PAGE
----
May 27, 2018

Parkrun PR (Brave Like Gabe)

E and I decided to spend a couple of nights in the city for Memorial Day weekend.

Low light sunset over piers 1.5 - 3.
Friday night, I met an attorney-friend for celebratory drinks because our GDPR nightmare was now just ongoing and not a deadline.  After that, E and I enjoyed a delicious early date night dinner of grilled octopus, burrata salad, and mussels with homemade saffron fettuccine.  We were back in the hotel lounge for a nightcap by 8 and in bed, watching the adorable Lady Bird by 9, pounding sparkling water and water to hydrate for the next day's Crissy Field Parkrun. (Also, my honorary Brave Like Gabe 5K -- when I tried to register, they weren't accepting virtual registrations anymore, so I just made a donation to the organization in general and mentally made a note to run hard to push for people who are sick.)

I love how golden Oakland looks at sunset.

We fell asleep before 11:30 and slept peacefully until the hotel phone randomly woke us up with loud ringing at 3:52 AM.  No one was on the line.  It was bizarre.  Unfortunately, both of us had a difficult time getting back to sleep.

When my alarm went off at 7:05, I reset it for 7:20 and actually fell back asleep and started dreaming before the 7:20 alarm woke me up.  Groggy, we finally got up, did the vitamin taking, teethbrushing, and dressing required before heading up to the lounge for cappuccinos and a light pre-race breakfast.

Love Crissy Field Parkrun!
As I've been slowly increasing my fitness, my goal was to run sub 30.  I lined up towards the back of the pack and fidgeted with my headphones and phone, not quite working everything out by the time I heard "1-2-3 Go!"  So, we were off, and after a couple of minutes, noting that I was averaging 9:22/mile when my goal was 9:39 for the first mile, I decided to try to make the music work.  Eventually, after rebooting my phone, I got my Bluetooth headphones connected, saw 9:46 as the average pace for the lap on my garmin and picked it up.  E stayed with me and matched his pace to mine for that first mile, which was very helpful.

Magritte's Scheherazade
The Magritte exhibit at SF MoMA is one of
my favorite museum exhibits I've ever seen.
I hit the mile at 0.2 seconds faster than my target pace -- a little too close for comfort.  So I tried to pick it up just a little bit and E stayed with me.  Somewhere around 1.5 miles, he waved goodbye and took off (finishing 2m4s ahead of me).  I kept checking my watch, pushing and occasionally passing folks, hitting mile 2 with a 9:36.5 split.

Magritte's Personal Values
Okay.  At this point, I was working hard, but happy with where I was. I felt comfortable that I could probably keep it under 9:39 average and finish sub 30 to meet my goal.  It was a beautiful cool foggy day with views of the Golden Gate bridge and I was consciously practicing gratitude.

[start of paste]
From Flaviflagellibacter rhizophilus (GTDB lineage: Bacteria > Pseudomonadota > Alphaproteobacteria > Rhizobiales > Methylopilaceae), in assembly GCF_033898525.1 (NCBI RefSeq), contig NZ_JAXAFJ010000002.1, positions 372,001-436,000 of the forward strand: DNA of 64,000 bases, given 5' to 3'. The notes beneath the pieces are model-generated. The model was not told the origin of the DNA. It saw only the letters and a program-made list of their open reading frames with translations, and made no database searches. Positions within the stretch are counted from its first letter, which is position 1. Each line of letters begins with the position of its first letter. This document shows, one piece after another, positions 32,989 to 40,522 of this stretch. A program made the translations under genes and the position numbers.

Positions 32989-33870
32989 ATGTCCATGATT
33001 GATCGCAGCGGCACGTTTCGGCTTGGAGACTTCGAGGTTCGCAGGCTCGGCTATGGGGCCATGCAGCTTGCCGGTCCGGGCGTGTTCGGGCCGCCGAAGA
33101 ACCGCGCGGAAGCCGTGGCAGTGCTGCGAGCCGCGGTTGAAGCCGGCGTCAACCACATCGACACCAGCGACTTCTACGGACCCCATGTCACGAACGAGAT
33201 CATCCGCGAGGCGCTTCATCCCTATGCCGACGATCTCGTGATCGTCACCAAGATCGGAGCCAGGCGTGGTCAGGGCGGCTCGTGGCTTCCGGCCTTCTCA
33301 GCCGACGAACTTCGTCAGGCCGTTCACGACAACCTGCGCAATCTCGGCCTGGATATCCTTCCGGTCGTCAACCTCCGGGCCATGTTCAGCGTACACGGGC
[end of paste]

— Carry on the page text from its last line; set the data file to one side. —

One of my favorites.

Except all of a sudden, it became apparent that many of the people I'd passed were using me as a pacer.  The first woman I'd previously passed, passed me and started clipping people off as she headed down the last 3/4 mile to the finish, much stronger than I was.  I'm not gonna lie.  I found it very difficult to be grateful about THAT.

Possibly my absolute favorite.
Honestly, I hadn't raced in such a long time I'd forgotten it was a thing.  I was so used to comparing myself against only myself that I found it shocking that I actually cared what the people around me were doing.

The next woman who tried to pass caused me to dig in and match her, staying just in front of her shoulder for a minute or so, until eventually, she stopped pushing me and I saw that I was close to a guy I'd been trailing for most of the race.  I pushed to pass him and he really didn't like that option.  He tried to surge past me, so I matched.  He dropped back for a few seconds.  He tried to surge again, I matched again.  He dropped back again.  This pattern played out a few more times until the last 10th of a mile where I never saw him again.

Meanwhile, about 4 of the women I'd passed earlier in the race took the opportunity to cleanly and strongly pass me while I was battling with surging dude.  I tried to push as hard as I could, but I couldn't stay with any of them.  My chest was hurting in that "this is uncomfortable, but I can probably keep this up 'til the finish" kind of way.  My legs felt like they probably had more to give, but my cardiovascular system did not.

Finally, I crossed the line and stopped my watch, very happy to see 29:39. My 3rd mile split was 9:29 with the last bit of the 5K at 9:10/mile pace.  All in all, a very well executed negative split race.

Post race dinner splurge.

This is nowhere in contention for the fastest 5K I've ever run.  In fact, it's about 29 seconds per mile slower than my PR marathon pace.  But, I haven't broken 30 in a 5K since I'd done so at Memorial Day Parkrun 2 years ago, and this time is faster than that one, setting a Parkrun course PR for me.

It's the highest percentage age grade race (50.99%) I've posted in about 3 years.  My age grade best is 60.30%, so I feel comfortable that I'm headed in the right direction fitness wise, AND, if I stay on it, I've got plenty of room for improvement within my historic norms.  I just need to continue putting up consistent basic good healthy habits and training.  And, I'm excited to get after it.

May 21, 2018

A Down Week with Paso Robles Wine Tasting

View of Justin Winery from the balcony of our room
E's parents came into town for a few days and I gladly traded miles for time with family.  They spent 2 nights in town, where we squeezed in dinners and lunches between work.  Then, on Thursday, we drove down to Paso Robles to spend two nights in wine country before they continued south to LA and we returned home.